Skip to main content
Amnesty International UK
Log in

Russia: 'shocking' murder of journalist in Dagestan must be properly investigated

The shocking murder of a journalist shot dead in the Russian republic of Dagestan last night is a terrible sign of the risks journalists in Dagestan face, Amnesty International said today.

Khadzhimurad Kamalov, 46, founder and editor of the newspaper “Chernovik” and an outspoken advocate of human rights, was shot outside his office in Makhachkala, Dagestan’s capital.

Investigation officials in Dagestan today said the murder might be linked to his professional work. In 2009 Kamalov’s name appeared on an anonymously circulated “death list”, claiming that Kamalov associated with those responsible for the death of law enforcement officials in Dagestan.

“Chernovik”, which was founded by Kamalov in 2003, is known for its incisive, critical reporting on the political situation in Dagestan and for a strong advocacy of dialogue between ethnic and religious communities in Dagestan.  The weekly newspaper is well-known for its forthright investigation and reporting on human rights violations by law enforcement bodies and armed groups. It also covers corruption, poverty and inequality in the volatile North Caucasus republic.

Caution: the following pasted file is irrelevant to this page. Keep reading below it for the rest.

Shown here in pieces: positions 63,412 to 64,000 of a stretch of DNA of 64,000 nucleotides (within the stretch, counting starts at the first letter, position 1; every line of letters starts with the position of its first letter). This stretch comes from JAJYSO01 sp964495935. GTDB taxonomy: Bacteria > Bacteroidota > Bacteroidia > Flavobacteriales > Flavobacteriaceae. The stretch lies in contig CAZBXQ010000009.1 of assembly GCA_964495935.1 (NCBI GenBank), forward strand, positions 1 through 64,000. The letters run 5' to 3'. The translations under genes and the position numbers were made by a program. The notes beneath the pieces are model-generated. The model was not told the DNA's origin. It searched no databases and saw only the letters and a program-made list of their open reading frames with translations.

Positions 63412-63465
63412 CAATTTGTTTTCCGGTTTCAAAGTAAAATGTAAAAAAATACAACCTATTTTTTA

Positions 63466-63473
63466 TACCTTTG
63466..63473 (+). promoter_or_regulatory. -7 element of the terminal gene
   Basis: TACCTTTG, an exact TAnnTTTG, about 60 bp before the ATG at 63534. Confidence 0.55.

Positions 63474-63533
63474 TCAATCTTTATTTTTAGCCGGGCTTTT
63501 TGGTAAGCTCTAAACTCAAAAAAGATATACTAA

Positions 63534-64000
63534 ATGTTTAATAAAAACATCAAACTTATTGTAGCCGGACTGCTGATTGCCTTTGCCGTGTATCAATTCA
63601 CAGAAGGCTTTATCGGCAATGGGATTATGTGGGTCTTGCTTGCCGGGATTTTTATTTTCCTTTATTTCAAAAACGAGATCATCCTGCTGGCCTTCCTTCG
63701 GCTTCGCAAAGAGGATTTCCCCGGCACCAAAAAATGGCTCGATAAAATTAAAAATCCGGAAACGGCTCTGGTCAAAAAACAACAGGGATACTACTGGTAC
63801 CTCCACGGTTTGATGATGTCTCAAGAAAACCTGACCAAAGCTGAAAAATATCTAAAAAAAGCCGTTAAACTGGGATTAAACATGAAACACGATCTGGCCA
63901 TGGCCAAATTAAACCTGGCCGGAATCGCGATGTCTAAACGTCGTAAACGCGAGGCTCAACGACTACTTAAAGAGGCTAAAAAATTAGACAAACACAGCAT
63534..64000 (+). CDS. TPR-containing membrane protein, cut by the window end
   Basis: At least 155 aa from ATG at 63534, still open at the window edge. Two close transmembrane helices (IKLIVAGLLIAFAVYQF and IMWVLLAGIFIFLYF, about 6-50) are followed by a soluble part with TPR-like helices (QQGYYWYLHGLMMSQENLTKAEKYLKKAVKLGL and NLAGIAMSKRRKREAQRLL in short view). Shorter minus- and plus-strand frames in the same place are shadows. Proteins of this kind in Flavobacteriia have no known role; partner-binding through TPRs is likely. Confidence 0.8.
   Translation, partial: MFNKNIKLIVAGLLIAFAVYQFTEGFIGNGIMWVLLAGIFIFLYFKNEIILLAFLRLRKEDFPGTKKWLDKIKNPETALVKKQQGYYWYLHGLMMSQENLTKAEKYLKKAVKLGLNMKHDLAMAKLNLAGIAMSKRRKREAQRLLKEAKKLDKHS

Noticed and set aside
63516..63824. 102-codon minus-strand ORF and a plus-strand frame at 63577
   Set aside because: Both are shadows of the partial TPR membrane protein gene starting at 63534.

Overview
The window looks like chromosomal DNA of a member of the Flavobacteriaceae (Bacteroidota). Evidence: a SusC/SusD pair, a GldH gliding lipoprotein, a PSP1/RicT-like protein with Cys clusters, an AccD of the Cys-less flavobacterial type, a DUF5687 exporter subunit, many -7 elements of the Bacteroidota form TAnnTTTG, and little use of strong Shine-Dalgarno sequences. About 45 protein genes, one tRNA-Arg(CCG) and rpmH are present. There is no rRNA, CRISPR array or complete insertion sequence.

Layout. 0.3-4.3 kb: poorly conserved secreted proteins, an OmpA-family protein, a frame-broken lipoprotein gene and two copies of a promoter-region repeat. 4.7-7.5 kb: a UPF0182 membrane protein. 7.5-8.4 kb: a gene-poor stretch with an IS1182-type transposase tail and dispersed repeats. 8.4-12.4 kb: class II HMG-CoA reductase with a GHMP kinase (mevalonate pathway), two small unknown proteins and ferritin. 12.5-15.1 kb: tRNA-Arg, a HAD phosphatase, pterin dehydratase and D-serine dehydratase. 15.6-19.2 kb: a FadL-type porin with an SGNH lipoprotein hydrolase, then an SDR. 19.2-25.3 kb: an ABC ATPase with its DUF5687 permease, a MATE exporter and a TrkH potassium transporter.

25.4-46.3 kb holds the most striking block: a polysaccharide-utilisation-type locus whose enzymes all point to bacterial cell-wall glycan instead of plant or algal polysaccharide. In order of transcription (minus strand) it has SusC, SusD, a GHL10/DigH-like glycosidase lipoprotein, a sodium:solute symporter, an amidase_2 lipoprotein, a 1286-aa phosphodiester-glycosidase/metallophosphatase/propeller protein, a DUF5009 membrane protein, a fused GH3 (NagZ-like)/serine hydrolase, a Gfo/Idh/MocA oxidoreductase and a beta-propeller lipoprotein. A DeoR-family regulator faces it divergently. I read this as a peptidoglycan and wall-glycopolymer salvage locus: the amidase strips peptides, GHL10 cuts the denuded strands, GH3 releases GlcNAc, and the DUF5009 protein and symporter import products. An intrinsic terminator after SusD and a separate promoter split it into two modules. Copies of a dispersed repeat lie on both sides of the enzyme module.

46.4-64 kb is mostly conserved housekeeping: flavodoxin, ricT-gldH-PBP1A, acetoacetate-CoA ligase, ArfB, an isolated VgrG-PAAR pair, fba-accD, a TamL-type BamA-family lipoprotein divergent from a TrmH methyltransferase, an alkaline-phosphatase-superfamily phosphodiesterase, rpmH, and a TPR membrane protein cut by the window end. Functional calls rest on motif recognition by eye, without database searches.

Journalists at “Chernovik” have faced systematic threats and harassment for their work. Staff faced criminal proceedings for purportedly “inciting hatred and enmity” after publishing critical articles on the police and security forces in 2008. The case was closed in May 2011 with the acquittal of the journalists in court.
Amnesty International Europe and Central Asia Deputy Director John Dalhuisen said:

“The Russian federal and regional authorities must promptly and impartially investigate this sad and shocking murder of a courageous journalist who appears, like many others before him, to have been targeted for his work.

“This latest killing of a courageous and principled journalist sends a chilling message to other reporters and government critics.

“The authorities must take effective measures to uphold the right to freedom of speech in Dagestan and especially to protect journalists, for whom the situation has become dire.”

Dagestan is one of the most dangerous places in the region to be a journalist. Another journalist from “Chernovik”, Magomed Hanmagomedov, was threatened by law enforcement officials after he published articles in 2010 about alleged police killings of unarmed suspected fighters, and also beaten by unknown assailants in May 2011.

Ali Kamalov, a relative of Khadzhimurad and the Chairman of the Union of Journalists in Dagestan, told Amnesty that violence and threats have become commonplace for journalists in Dagestan. At least six of his colleagues have been killed in the past two years.

View latest press releases